Storage overnight in tightly stacked boxes on the truckbed is undesirable since the temperature within the stack of boxes can be higher than the surround air temperature. However, when overnight storage is necessary, the boxes should be placed in a well-aerated, covered area.

The best way to maintain quality is to process the fruits soon after harvest and have the fruit puree immediately chilled, frozen, or aseptically packaged. If necessary, the factory should be run 24 hours a day. An alternative procedure that may be used is to have reefer chill vans in the field to receive the fruits as fast as they are picked. This alternative may be economically unsound now, but efficiency approaching these requirements should be strived for to maintain quality.

Mechanical harvesting trials with a tree shaker are very positive, but there are problems that need to be resolved before mechanical harvesting can become a reality. The type of machine, shaking stroke, proper maintenance of harvest fruits, and ripening of green fruits harvested are some problems that need to be solved.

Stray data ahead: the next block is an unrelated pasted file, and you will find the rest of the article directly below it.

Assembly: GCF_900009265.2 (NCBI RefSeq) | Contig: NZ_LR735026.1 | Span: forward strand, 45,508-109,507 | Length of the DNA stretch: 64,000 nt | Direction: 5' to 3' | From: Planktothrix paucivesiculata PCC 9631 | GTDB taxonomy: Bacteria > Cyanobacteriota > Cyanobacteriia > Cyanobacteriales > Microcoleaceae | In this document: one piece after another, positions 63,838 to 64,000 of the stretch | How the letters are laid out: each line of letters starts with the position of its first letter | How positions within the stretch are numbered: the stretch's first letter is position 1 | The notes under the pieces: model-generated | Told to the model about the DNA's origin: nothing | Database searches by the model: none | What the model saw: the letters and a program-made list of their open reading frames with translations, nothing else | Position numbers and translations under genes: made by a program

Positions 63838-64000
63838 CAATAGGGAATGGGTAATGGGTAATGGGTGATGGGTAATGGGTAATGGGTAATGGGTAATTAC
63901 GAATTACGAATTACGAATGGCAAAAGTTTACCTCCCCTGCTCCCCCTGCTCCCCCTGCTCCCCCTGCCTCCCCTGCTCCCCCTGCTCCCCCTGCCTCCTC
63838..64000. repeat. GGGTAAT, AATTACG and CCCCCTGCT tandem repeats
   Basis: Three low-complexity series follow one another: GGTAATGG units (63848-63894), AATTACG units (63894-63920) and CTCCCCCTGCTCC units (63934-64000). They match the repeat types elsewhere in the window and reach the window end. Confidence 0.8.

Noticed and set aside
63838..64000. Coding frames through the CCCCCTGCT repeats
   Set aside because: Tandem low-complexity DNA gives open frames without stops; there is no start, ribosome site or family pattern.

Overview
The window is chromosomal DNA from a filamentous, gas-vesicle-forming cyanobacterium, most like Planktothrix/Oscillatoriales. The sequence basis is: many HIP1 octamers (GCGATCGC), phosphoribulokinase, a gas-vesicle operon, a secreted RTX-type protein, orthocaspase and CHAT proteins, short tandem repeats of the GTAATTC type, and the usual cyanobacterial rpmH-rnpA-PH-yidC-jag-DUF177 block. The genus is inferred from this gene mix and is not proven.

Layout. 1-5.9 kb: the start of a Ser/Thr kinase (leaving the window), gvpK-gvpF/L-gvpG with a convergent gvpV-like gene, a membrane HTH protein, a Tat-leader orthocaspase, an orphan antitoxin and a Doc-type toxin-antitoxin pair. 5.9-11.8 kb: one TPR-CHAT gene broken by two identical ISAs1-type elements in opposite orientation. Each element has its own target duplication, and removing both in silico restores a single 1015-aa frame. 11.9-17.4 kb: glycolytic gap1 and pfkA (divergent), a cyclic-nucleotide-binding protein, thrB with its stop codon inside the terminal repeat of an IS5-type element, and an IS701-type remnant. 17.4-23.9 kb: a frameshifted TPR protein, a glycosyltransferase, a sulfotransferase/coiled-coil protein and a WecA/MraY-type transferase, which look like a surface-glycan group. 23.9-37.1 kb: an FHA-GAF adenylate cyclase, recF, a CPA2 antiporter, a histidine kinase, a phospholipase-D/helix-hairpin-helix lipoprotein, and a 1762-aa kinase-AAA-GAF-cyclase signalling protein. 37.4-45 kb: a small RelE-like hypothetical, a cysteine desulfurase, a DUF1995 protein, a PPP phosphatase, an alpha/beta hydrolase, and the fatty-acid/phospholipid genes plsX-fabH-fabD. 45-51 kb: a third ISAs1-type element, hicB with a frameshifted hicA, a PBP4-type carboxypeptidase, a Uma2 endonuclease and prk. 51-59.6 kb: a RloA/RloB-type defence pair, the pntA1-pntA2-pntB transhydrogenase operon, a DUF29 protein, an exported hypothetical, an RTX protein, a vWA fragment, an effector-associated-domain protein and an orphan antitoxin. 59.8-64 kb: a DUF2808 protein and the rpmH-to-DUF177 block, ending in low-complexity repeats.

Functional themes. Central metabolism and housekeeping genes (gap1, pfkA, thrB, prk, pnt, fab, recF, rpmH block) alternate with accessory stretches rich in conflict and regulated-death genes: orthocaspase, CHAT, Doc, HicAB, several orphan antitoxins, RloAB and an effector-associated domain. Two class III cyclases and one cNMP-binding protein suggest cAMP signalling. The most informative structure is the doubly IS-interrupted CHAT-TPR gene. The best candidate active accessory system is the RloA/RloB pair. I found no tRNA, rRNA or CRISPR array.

Guava--Recommendations for maintaining postharvest quality. University of California, Davis.


'Beaumont', introduced in 1960, and 'Ka Hua Kula', identified in 1972 and introduced in 1978, are the only processing guavas now recommended and grown commercially. Both of these cultivars have a high puree recovery percentage, are pink in color, have a pleasant aroma, and are delicate in flavor and high in total solids. They are somewhat low in acidity.

These are also very high yielding and can be trained and pruned to whatever shape or system the grower desires. In commercial field trials 'Ka Hua Kula' appears to yield better than 'Beaumont' and seems to be a lower tree with less branch extension than 'Beaumont'.

Weed Control

Guava is hardy, aggressive, and a perennial that has only recently become a cultivated crop. It is capable of growing and fruiting under severe competition from other plants. Consequently, weed control efforts in a guava orchard may be only minimal to begin with since control expenditure can become too high. There are several ways weeds can be controlled, however.

Minimal Control